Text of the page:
Toronto bank towers
justek16/123RF

If the Office of the Superintendent of Financial Institutions (OSFI) decides to raise the current limit on covered bond issuance, smaller banks could start to take advantage of this funding source — and the big banks would benefit as well, suggests a new report from DBRS Ltd.

The Toronto-based credit-rating agency reports that covered bonds have become an important source of funding for the big banks’ uninsured mortgages. To date, the big banks have issued a total $160 billion in covered bonds, which represents a cheaper source of funding compared with deposit notes.

Fixed Income Isn’t Working Like It Used To

To generate yield and manage risk for clients in today’s complex fixed-income
markets, take an active approach with active fixed income ETFs from
Franklin Templeton Investments.

Get active with Franklin Templeton ETFs: FLGA | FLSL | FLUI | FLCI

The big banks’ usage of covered bonds amounts to an estimated $428 million in combined annual savings for the banks over the cost of funding with deposit notes.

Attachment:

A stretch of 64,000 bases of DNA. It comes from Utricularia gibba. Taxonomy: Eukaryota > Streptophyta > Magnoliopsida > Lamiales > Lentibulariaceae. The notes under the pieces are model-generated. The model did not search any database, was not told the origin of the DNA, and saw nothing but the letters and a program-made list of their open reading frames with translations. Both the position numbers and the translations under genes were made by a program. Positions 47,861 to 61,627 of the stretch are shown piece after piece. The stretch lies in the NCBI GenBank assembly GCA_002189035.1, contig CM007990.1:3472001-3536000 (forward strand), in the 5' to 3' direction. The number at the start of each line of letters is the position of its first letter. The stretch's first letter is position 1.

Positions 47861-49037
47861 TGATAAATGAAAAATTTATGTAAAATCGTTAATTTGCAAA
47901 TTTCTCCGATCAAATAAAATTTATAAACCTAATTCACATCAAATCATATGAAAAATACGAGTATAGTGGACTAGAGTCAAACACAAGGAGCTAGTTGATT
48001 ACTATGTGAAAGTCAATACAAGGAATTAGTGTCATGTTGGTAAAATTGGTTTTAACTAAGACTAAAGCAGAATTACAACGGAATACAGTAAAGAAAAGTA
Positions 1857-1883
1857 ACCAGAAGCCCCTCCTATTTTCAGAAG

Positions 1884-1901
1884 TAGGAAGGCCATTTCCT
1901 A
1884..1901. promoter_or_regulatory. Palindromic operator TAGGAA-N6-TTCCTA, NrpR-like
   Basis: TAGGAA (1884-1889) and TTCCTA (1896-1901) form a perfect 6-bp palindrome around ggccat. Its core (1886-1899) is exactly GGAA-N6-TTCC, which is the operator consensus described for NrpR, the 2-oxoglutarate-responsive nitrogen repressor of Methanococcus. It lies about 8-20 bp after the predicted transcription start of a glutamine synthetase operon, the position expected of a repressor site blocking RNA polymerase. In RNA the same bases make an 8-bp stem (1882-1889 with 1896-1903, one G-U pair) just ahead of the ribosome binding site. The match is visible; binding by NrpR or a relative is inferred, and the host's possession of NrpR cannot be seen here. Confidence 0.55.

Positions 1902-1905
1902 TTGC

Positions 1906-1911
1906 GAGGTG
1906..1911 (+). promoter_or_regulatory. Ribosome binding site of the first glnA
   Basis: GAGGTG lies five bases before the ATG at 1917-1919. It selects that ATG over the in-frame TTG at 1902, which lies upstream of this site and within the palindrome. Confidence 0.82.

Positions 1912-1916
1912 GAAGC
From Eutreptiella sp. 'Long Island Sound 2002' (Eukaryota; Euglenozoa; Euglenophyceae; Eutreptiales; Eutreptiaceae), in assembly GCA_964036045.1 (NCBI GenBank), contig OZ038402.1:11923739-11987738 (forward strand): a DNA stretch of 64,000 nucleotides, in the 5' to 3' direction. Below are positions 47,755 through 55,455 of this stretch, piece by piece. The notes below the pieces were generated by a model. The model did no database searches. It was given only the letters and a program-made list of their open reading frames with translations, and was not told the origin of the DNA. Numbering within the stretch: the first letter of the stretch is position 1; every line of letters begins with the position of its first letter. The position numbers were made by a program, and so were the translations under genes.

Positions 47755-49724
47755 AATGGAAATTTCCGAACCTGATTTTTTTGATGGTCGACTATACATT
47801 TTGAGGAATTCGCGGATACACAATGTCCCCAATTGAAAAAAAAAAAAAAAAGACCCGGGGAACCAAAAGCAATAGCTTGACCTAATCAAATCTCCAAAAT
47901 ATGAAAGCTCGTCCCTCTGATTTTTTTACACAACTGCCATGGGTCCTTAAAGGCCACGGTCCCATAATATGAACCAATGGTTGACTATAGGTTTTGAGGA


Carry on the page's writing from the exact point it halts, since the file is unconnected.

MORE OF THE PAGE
However, smaller banks aren’t using covered bonds, the DBRS report says, noting that covered bond issuance is capped at 4% of assets by banking regulators.

That cap, combined with the relatively high administration costs of setting up a covered bond program, means that the vehicle isn’t as cost effective for small banks, the report says.

OSFI is considering whether to increase the limit on covered bond issuance, the report says. DBRS notes that some are advocating for a doubling of the cap to 8% of assets, which could increase new issuance capacity to $265 billion if adopted.

Although this could generate even more savings for big banks, this could also enable smaller banks to launch their own covered bond programs, the DBRS report suggests.